At this rate, I am convinced that the Republican Party is the one that actually supports a greater amount of central planning in our economy. They might wrap their ideas in the guise of free market liberalism, but the end result is very different. The actual central planning might occur in a corporate board room rather than a government office in DC, but the result is the same. For instance, with regards to energy policy, the GOP clearly wants to anoint fossil fuels as the winner and make it difficult for alternatives to compete. Natural gas may well be the winner, but it is impossible to tell at this point because there are many external costs not reflected in its nominal price. If one extracts a resource, one must be financially responsible for the environmental effects of one’s actions. Contemporary conservatism seems to advocate that people abdicate these personal responsibilities and to merely spill the problems onto the public’s lap.

I look around at my nation and I see crumbling infrastructure everywhere. Infrastructure that took nearly a century to create. And I’m not talking about just physical infrastructure, I am talking about human infrastructure as well. Europe, Asia and elsewhere are investing whereas we are merely consuming. I find this troubling and I believe we need to find a solution to this problem.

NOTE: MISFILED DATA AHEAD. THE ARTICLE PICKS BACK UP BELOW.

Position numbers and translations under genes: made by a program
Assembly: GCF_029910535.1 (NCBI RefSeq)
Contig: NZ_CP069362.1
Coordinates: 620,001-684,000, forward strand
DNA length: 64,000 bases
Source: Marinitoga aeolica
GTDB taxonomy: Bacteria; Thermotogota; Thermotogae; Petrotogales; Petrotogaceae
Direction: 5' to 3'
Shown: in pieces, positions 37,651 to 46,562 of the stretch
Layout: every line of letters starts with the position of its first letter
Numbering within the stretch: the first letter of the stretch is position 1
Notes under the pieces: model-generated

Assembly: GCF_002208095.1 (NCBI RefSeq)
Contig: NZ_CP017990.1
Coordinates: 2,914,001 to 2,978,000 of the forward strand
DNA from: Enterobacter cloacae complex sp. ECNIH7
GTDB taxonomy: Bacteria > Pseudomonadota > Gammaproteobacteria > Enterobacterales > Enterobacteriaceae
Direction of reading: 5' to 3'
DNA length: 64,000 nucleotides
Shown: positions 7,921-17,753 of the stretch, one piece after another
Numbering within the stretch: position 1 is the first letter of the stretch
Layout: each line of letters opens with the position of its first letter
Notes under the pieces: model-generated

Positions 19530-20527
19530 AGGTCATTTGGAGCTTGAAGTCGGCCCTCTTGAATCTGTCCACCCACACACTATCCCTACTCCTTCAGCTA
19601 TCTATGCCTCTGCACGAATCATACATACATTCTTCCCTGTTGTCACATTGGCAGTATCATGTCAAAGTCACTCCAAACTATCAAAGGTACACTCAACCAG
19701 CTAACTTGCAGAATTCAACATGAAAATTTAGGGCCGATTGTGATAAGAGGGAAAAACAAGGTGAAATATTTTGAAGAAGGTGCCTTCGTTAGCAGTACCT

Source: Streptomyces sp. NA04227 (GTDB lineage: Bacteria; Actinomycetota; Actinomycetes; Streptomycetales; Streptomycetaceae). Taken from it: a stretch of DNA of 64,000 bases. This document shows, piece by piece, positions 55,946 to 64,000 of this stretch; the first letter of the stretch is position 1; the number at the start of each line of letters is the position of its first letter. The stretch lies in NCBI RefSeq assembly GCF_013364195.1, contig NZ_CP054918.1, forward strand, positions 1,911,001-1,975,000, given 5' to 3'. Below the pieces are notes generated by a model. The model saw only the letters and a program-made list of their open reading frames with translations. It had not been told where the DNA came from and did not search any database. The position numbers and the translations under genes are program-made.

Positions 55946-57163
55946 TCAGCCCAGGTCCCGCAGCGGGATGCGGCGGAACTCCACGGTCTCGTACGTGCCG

I like the recognition of the difference between complex and complicated. You are one of the few here who seems to get it. Your comment about planners’ information is also good. Planner suffer from ignorance and inability to get understand the complexity. That does not mean they do nothing. I understand only a small % of what goes on on my farms, but I can still make decisions as long as I let things go mostly by themselves.
Knowledge of these are things is essential for any meteorologist. Meteorologists are always dearth for more data regarding current conditions. This is especially true for more remote areas such as the middle of the ocean as well as the upper atmosphere. We have tricks to compensate, but they are always inferior solutions. The initialization step of any computer model is the most important step that requires the greatest amount of thought. It must be able to adapt to missing/late information on an as-needed basis.